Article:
14. 14. WASTEWATER MANAGEMENT IN CEE COUNTRIES Basic geographical and demographical characteristics of the CEE countries Altogether there are eleven1 European countries located in the GWP’s Central and Eastern European region – see Figure 2.1. Some basic geographical and economical indicators for these countries are compiled in Table 2.1. From the data presented Figure 2.1 and Table 2.1 it is evident, that the CEE countries represent a relatively important part of the Europe. From the total area of Europe’s continent (10.5 million square kilometres) the CEE countries encompass around 16% of the territory and around 20% of Europe’s population live in the CEE countries. In the family of CEE countries there are small countries (Slovenia, the Baltic countries) and big countries (from the territorial and population points of view) like Ukraine, Poland and Romania. Ukraine is the biggest country in the family of CEE from the point of view of the territorial area (603,000 km2) and the number of inhabitants (47.7 million). The smallest CEE country is Slovenia (20,300 km2) while the smallest number of inhabitants live in Estonia (1.3 million). From a hydrographic point of view, the area encompassed by the CEE countries is divided into the basin of five seas: • The Black Sea – predominant part of the CEE area belongs to the basin of the Black Sea (whole area of Hungary, Romania and Ukraine, a predominant part of Slovakia and Slovenia, a minor part of the Czech Republic and Bulgaria, and a negligible part of Poland); • The Baltic Sea – whole area of Lithuania, Latvia and Estonia, a predominant part of Poland, minor parts of the Czech Republic and Ukraine, and a negligible part of Slovakia; • The North Sea – important part of the Czech Republic; • The Aegean Sea – important part of Bulgaria; • The Adriatic Sea – small part of Slovenia. The CEE countries are spreading not only in Central and Eastern Europe (as stated in their “official” name) but they also create the important part of the Northern and Southern Europe. Coastal and continental countries, plain and mountainous countries, more or less wealthy, industrialised and agricultural, and countries with mild and northern climates belong to this group. Accordingly, the climatic, geographical, weather, thermal, hydrological, social, economic and other conditions in these countries is relatively different and hence the water management requirements will be different. An important element in the population and demographic structure of the inhabitants of CEE countries is the relatively high proportion of inhabitants living in rural areas compared to the countries in Western Europe. The proportion of inhabitants living in rural settlements varies from 25% (Czech Republic) to 50.5% (Slovenia), and the total number of inhabitants living in rural settlements is estimated to be about 56 million (37.3%). Of the total number of settlements (142,645) in CEE countries, 130,347 settlements (91.4%) have less than 2000 inhabitants. In this aspect relatively large differences can be observed between countries; for example, the proportion of settlements containing 2000 or less people in Hungary is 74.7%, while in Poland, Slovenia, Latvia and Lithuania it is over 95%. It is surprising that in Ukraine only around 5% of the country’s’ population live in the settlements with less than 2000 inhabitants. As a consequence, “small settlements” in Ukraine are those containing 20,000 inhabitants or less and represent 30% of the total population of Ukraine. 1 Moldova is the 12th country of GWP CEE, joining in October 2006. - 12 -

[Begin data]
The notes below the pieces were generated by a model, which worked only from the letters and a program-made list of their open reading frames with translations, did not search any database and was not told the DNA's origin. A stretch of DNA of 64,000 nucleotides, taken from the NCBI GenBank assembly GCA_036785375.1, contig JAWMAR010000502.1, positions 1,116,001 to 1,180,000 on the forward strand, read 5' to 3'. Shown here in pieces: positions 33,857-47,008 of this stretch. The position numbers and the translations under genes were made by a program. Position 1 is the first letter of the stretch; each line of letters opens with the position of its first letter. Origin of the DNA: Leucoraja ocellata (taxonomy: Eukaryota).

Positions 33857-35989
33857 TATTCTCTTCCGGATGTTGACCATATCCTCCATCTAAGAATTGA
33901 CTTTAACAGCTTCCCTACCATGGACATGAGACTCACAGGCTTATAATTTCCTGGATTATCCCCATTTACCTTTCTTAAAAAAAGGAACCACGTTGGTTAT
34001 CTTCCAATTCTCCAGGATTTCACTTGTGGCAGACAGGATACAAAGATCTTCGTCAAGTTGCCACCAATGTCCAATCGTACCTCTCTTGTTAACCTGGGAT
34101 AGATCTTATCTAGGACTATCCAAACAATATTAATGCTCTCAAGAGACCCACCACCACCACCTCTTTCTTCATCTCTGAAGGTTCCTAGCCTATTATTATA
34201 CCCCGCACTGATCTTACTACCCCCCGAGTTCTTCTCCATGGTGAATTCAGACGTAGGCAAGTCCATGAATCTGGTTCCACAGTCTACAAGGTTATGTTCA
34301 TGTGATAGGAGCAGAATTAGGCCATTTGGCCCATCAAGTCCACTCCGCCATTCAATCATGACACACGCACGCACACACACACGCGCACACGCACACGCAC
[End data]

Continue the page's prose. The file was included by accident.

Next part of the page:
15. 15. Figure 2.1. Geographical description of the Central and Eastern European countries location. The settlements with less that 2000 inhabitants are an important part of the demographics of the CEE countries, representing 20.0% of the overall number of persons living in CEE countries. In Slovenia, 51.5% of the population live in such settlements (the highest in CEE) while the lowest levels are found in Romania (9.2%) and Ukraine (4.8%), shown in Figure 2.2. The population living in settlements smaller than 2000 inhabitants play an important role in water management. The European Directive 271/91/EEC on Urban Wastewater Treatment obliges the member states to build up and operate the biological stage of waste water treatment in all agglomerations with over 2000 inhabitants by 2015. As the implementation of this obligation is subsidized from European funds in all CEE countries, the countries are all making considerable efforts to fulfil the Directive. - 13 -